VIEWS: 318 PAGES: 75 CATEGORY: Education POSTED ON: 7/20/2010 Public Domain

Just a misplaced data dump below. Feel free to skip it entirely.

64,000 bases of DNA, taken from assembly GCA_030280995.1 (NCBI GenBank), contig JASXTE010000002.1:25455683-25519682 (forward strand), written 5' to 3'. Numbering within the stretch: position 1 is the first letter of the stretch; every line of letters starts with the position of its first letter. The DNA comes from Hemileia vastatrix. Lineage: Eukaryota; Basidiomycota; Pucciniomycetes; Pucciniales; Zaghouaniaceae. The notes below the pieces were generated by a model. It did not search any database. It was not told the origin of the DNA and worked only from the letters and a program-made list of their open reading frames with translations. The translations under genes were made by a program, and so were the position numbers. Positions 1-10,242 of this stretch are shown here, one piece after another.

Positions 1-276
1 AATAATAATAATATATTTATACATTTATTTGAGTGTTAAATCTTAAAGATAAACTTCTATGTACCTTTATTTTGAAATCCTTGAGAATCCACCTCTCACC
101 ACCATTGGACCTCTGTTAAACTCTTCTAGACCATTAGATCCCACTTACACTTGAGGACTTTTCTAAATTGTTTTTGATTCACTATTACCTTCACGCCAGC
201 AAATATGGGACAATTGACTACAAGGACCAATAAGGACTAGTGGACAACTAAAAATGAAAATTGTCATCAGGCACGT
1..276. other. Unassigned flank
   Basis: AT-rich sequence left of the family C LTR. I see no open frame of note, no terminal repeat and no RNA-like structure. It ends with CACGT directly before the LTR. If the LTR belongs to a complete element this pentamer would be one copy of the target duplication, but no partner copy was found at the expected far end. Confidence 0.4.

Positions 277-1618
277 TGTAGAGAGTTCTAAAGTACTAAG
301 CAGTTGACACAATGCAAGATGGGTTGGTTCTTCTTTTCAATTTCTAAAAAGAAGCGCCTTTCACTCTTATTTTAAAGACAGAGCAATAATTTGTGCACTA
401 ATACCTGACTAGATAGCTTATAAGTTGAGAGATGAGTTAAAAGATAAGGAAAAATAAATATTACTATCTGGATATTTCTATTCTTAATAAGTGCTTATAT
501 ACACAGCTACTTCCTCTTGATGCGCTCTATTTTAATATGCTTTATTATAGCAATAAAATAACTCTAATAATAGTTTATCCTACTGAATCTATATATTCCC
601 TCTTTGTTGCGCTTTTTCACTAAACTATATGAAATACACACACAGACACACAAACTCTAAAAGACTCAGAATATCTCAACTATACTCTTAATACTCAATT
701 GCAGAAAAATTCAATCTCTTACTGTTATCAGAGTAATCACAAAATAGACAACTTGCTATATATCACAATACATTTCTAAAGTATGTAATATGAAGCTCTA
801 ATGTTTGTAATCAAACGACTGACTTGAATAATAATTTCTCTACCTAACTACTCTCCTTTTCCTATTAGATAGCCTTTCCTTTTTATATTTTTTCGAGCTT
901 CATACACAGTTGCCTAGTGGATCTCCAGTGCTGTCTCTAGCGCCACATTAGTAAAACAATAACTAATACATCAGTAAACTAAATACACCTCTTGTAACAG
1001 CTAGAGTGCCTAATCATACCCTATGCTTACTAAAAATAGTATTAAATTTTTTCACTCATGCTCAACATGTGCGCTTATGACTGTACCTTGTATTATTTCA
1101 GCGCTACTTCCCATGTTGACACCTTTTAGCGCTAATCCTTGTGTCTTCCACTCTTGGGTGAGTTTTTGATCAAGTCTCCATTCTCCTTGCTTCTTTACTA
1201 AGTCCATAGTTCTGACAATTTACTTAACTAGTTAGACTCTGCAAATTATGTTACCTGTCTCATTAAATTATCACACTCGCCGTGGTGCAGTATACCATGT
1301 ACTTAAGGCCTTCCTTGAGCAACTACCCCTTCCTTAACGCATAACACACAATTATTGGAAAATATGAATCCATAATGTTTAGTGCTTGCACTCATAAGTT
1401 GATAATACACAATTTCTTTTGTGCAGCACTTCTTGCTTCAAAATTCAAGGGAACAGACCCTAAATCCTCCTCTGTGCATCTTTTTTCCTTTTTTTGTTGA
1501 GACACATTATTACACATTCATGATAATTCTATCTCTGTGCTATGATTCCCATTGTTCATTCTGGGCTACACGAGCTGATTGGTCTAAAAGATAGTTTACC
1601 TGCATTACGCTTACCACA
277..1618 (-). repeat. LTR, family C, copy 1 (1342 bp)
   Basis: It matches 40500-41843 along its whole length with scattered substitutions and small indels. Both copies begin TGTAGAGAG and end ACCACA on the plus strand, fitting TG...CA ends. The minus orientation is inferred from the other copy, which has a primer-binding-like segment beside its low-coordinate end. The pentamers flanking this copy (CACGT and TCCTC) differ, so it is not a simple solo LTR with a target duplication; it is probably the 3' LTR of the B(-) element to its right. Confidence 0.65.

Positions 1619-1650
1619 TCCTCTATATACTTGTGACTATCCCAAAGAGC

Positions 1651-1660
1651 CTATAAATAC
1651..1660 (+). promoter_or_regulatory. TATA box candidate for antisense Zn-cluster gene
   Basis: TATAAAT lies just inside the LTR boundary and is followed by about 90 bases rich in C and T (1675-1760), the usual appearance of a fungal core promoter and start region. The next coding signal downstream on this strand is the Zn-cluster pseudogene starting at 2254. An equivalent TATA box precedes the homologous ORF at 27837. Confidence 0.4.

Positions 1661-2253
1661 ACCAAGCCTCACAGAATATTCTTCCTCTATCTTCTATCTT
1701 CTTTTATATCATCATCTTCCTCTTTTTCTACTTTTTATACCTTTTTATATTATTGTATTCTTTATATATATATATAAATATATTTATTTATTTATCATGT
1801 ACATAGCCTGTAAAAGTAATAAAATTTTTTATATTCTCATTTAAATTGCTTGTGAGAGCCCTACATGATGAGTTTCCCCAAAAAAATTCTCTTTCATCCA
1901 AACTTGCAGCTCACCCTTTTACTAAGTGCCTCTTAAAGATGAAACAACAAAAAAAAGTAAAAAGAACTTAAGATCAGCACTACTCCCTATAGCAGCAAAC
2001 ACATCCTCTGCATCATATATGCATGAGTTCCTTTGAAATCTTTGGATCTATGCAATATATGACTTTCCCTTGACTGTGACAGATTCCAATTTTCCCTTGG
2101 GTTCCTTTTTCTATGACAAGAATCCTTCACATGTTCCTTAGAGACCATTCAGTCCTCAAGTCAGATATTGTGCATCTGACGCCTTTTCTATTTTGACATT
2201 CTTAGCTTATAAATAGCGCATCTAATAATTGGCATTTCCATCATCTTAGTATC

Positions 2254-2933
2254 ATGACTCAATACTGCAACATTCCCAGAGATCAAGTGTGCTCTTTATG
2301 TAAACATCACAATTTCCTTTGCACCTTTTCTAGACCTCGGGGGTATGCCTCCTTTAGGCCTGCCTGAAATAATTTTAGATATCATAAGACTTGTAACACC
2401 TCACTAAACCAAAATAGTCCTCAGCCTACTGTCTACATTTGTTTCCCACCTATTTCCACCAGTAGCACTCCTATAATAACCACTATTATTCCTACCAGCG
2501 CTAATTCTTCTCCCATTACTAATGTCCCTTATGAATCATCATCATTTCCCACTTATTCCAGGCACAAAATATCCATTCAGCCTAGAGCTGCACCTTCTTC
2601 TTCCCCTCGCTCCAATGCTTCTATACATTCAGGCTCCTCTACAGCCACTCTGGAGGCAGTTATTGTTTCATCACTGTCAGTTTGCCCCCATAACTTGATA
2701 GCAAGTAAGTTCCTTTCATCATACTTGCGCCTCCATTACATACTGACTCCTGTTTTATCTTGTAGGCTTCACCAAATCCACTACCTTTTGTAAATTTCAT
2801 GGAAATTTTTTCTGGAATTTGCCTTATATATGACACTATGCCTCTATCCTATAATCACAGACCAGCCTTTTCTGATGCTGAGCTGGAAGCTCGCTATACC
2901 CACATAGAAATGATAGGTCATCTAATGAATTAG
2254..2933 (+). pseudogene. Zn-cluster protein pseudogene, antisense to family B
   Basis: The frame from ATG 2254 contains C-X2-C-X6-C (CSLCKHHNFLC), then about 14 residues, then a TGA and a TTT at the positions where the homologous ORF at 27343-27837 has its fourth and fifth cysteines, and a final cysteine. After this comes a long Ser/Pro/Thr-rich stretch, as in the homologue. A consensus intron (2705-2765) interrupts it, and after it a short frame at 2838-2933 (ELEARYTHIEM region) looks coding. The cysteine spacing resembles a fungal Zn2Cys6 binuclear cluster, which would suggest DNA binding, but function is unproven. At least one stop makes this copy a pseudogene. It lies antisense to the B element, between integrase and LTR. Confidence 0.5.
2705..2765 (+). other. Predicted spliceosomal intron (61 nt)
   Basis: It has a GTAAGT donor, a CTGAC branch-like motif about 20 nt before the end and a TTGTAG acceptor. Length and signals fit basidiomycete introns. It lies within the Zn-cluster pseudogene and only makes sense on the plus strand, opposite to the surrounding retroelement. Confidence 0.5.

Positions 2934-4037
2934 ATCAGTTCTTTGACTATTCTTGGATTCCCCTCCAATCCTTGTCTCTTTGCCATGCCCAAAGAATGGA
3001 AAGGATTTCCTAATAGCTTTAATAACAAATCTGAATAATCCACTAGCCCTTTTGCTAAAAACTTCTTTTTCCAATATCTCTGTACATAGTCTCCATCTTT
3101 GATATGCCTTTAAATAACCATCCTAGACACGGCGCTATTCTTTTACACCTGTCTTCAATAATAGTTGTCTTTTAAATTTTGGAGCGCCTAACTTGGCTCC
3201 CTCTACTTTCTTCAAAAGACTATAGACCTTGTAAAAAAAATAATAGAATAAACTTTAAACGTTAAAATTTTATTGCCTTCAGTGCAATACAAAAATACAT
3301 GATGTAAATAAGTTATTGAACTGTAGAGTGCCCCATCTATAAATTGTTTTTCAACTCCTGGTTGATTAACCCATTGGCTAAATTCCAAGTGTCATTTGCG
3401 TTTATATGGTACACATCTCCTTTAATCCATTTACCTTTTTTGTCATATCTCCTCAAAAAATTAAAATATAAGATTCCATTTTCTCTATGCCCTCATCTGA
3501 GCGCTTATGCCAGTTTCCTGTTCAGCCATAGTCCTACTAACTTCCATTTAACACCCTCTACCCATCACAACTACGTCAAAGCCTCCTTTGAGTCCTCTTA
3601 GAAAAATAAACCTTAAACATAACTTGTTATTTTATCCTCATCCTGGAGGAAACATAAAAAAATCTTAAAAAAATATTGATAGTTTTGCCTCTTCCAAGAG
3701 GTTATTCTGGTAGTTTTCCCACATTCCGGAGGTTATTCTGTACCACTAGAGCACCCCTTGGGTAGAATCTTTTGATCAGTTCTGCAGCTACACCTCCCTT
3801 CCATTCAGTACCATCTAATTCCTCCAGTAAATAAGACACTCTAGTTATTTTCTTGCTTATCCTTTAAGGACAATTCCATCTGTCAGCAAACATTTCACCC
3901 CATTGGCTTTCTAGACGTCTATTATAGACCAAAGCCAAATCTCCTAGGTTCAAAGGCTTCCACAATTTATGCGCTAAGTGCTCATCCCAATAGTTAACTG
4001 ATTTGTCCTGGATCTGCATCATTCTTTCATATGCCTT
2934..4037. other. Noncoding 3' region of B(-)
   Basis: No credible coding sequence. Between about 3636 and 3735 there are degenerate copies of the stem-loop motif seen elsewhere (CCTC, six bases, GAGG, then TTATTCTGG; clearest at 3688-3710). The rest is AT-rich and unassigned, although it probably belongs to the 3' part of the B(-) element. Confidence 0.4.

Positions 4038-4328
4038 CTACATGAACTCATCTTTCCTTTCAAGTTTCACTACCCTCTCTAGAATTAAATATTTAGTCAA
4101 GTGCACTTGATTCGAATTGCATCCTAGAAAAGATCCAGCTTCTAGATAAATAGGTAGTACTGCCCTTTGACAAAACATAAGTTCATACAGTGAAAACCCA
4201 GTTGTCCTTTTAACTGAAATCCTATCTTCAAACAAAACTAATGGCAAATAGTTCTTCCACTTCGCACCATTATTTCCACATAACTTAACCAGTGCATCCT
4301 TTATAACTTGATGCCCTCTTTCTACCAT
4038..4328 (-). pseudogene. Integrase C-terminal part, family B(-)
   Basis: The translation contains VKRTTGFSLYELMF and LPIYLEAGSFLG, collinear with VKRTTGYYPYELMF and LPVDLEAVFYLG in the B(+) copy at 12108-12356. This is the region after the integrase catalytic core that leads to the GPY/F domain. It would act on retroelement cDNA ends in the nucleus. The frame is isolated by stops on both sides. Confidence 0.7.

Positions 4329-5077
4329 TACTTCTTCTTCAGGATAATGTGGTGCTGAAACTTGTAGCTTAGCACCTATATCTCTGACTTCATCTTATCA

FLOWING WATER: HYDRAULICS AND OPEN CHANNEL FLOW FLOW SETTINGS OF INTEREST: •Overland flow, interflow throughflow •Groundwater flow •Open channel flow (rivers, canals etc) •Pipe flow Flow •Flow through lakes •Flow through wetlands •Tidal flow (wetlands) flow (c rrents a es •Ocean flo (currents, waves etc) Each of these are complex physical settings, and prediction of the flow regime will be equally complex. We use the laws of physics, along with simplifications, to make estimates of the flow regime. VELOCITY SCALES There fl i fi t t f diff t Th are many flow regimes of interest for different purposes. In this class we will focus on flow in river channels. OPEN CHANNEL FLOW: How deep and how fast water will flow in an open channel Basic question: how deep and fast will the river flow at your point of interest in the watershed for various recurrence interval storms [ie, Q(100); Q (2)]? Point of interest Open Channel Flow y p 1. Why is it important? 2. Some definitions 3. Hydraulic processes: “types of flow” 1 Steady vs unsteady 1. 2. Uniform vs nonuniform 3. Laminar vs turbulent flow (vertical velocity profile) 4. Sub-critical i i l fl 4 S b i i l vs super-critical flow Specific energy p - critical depth - froude number 4. Flow in Actual Channels 5 Estimating flow velocity, depth: Manning s equation 5. velocity Manning’s 6. Beyond Manning’s Equation: Backwater programs (HEC-RAS) 7. Hydrodynamic modeling: 1-d, 2-d, 3-d: unsteady flow models Principle of “Continuity” Applied to rivers: Flow rate (cfs) is the same at each cross- section Open Channel Flow y p 1. Why is it important? 2. Some definitions 3. Hydraulic processes: “types of flow” 1 Steady vs unsteady 1. 2. Uniform vs nonuniform 3. Laminar vs turbulent flow (vertical velocity profile) 4. Sub-critical i i l fl 4 S b i i l vs super-critical flow Specific energy p - critical depth - froude number 4. Flow in Actual Channels 5 Estimating flow velocity, depth: Manning s equation 5. velocity Manning’s 6. Beyond Manning’s Equation: Backwater programs (HEC-RAS) 7. Hydrodynamic modeling: 1-d, 2-d, 3-d: unsteady flow models Steady vs Unsteady flow: does the flow rate (at a specific location g ) change over time?) But we often assume a steady rate of flow to analyse a specific example 100-year problem: For example, we know that the 100 year flow event will include a complete hydrograph (ie, flow changes over time) but we may only be interested in the flow properties at the peak (maximum flow t ) f th t t fl rate) of that event. During this rain event, the flow in the river will vary over the duration of the storm (unsteady). However, we may choose to just determine hat flo elocit what the flow depth and velocity will be in the channel for the Peak flow rate Open Channel Flow y p 1. Why is it important? 2. Some definitions 3. Hydraulic processes: “types of flow” 1. 1 Steady vs unsteady 2. Uniform vs nonuniform 3. Laminar vs turbulent flow (vertical velocity profile) 4 S b i i l vs super-critical flow 4. Sub-critical i i l fl Specific energy p - critical depth - froude number 4. Flow in Actual Channels 5. velocity 5 Estimating flow velocity, depth: Manning equation Uniform vs Non-uniform: Variation of Flow along the Channel Uniform flow: constant depth along the channel Non-uniform flow: water is deeper in the pool, and shallow in the rapid Open Channel Flow y p 1. Why is it important? 2. Some definitions 3. Hydraulic processes: “types of flow” 1. 1 Steady vs unsteady 2. Uniform vs nonuniform 3. Laminar vs turbulent flow i l l i fil vertical velocity profile 4. Flow in real rivers Bernoulli equation Specific energy - critical depth - froude number Flow equation, Manning equation Laminar flow virtually never occurs in nature. Only a lab phenomenon Because of the inherent “roughness of natural channels, virtually all rivers experience “turbulent” flow Open Channel Flow y p 1. Why is it important? 2. Some definitions 3. Hydraulic processes: “types of flow” 1. 1 Steady vs unsteady 2. Uniform vs nonuniform 3. Laminar vs turbulent flow (vertical velocity profile) 4 S b i i l vs super-critical flow 4. Sub-critical i i l fl Specific energy p - critical depth - froude number 4. Flow in Actual Channels 5. velocity 5 Estimating flow velocity, depth: Manning equation Energy Concepts in flowing water: • The water at any location in the watershed has a fixed amount of “energy” associated with it. Potential i t d ith th f t th t h • P t ti l energy: energy associated with the fact that it has been raised (by evaporation) to a point above MSL (think of a ball at the top, vs bottom of a set of stairs). • Energy based on the depth of water in the channel (higher depth has more energy. • Energy based on the fact that it is flowing (just like a moving car has energy, since it takes counter energy to stop it. • Energy is neither created or destroyed as the water moves down the channel. Some of the energy forms described above are converted to heat (very slight, and hardly measurable) as a result of friction on the channel banks and bed, and by internal turbulence (as the water molecules rub past each other) How is energy lost in streamflow? Subcritical Super-critical Subcritical Hydraulic jump Most of the flow in rivers is “subcritical” flow, again because of the roughness of the channels. • We do see supercritical flow in some concrete channels •We see it in natural rivers in flow over drops, boulders etc. Open Channel Flow y p 1. Why is it important? 2. Some definitions 3. Hydraulic processes: “types of flow” 1. 1 Steady vs unsteady 2. Uniform vs nonuniform 3. Laminar vs turbulent flow (vertical velocity profile) 4 S b i i l vs super-critical flow 4. Sub-critical i i l fl Specific energy p - critical depth - froude number 4. Flow in Actual Channels 5. velocity 5 Estimating flow velocity, depth: Manning equation Flow in Natural Channels Spiral or helical flow occurs at river bends/meanders. bends/meanders The centrifugal force pushes the water out and down, d h f and creates somewhat of a “corkscrew” motion. This y creates additional velocity and scour on the outside of the meander bend, and causes the meander to grow over time. Open Channel Flow y p 1. Why is it important? 2. Some definitions 3. Hydraulic processes: “types of flow” 1. 1 Steady vs unsteady 2. Uniform vs nonuniform 3. Laminar vs turbulent flow (vertical velocity profile) 4 S b i i l vs super-critical flow 4. Sub-critical i i l fl Specific energy p - critical depth - froude number 4. Flow in Actual Channels 5. velocity 5 Estimating flow velocity, depth: Manning equation One-dimensional (downstream) flow: For steady, uniform flow, we assume that the forces pushing the water downhill (gravity) are balanced by the resistance to flow (shear stress) exerted by the ( ) y channel bed and banks and the internal shear of the water flowing past itself. We can assume that the flow velocity (V) will be directly ti l t th l proportional to the slope andd hydraulic radius, and inversely to the roughness Manning’s equation is applicable to steady, uniform flow conditions Estimating values of Manning’s “n”: roughness coefficient Open Channel Flow y p 1. Why is it important? 2. Some definitions 3. Hydraulic processes: “types of flow” 1 Steady vs unsteady 1. 2. Uniform vs nonuniform 3. Laminar vs turbulent flow (vertical velocity profile) 4. Sub-critical i i l fl 4 S b i i l vs super-critical flow Specific energy p - critical depth - froude number 4. Flow in Actual Channels 5 Estimating flow velocity, depth: Manning s equation 5. velocity Manning’s 6. Beyond Manning’s Equation: Backwater programs (HEC-RAS) 7. Hydrodynamic modeling: 1-d, 2-d, 3-d: unsteady flow models Open Channel Flow: how do we do this in real life? 1. Not surprisingly, we have computer programs that help us do this. There are a companies number available from different software companies, but the most common one is produced by the US Army COE in the Davis HEC center. 2. It is called HEC-RAS (for River Analysis System). It used to be called HEC-2. 3. It is often used in conjunction with HEC-HMS (old HEC-1): j ( ) 1. We first use HEC-HMS to tell us what the flow RATE will be at a given location along a river, in response to a certain rainfall event. 2. Then we use HEC-HMS to tell us how deep and how fast the water will be flowing at our “point of interest” 4. We have to provide the computer program with information about our river channel system (just like we did for our watershed in HEC-HMS). We need to i i hi f i give it enough information to solve M i l Mannings equation: channel area (A), wetted i h l (A) d perimeter (P), slope (S) and roughness (n) and the flow rate (Q): 1. Channel cross-section data: we used surveyed cross section data to tell the P). program what our river looks like at a specific location (A and P) We provide multiple cross-sections along a river reach to characterize changes in the channel shape at various locations. 2 cross-section 2. The model computes channel slope (S) by comparing one cross section with the ones above and below it. 3. We tell the program how “rough” the channel is (with Mannings “n”) 5. Using this data, the program computes the depth and velocity of flow at each XS. Open Channel Flow y p 1. Why is it important? 2. Some definitions 3. Hydraulic processes: “types of flow” 1 Steady vs unsteady 1. 2. Uniform vs nonuniform 3. Laminar vs turbulent flow (vertical velocity profile) 4. Sub-critical i i l fl 4 S b i i l vs super-critical flow Specific energy p - critical depth - froude number 4. Flow in Actual Channels 5 Estimating flow velocity, depth: Manning s equation 5. velocity Manning’s 6. Beyond Manning’s Equation: Backwater programs (HEC-RAS) 7. Hydrodynamic modeling: 1-d, 2-d, 3-d: unsteady flow models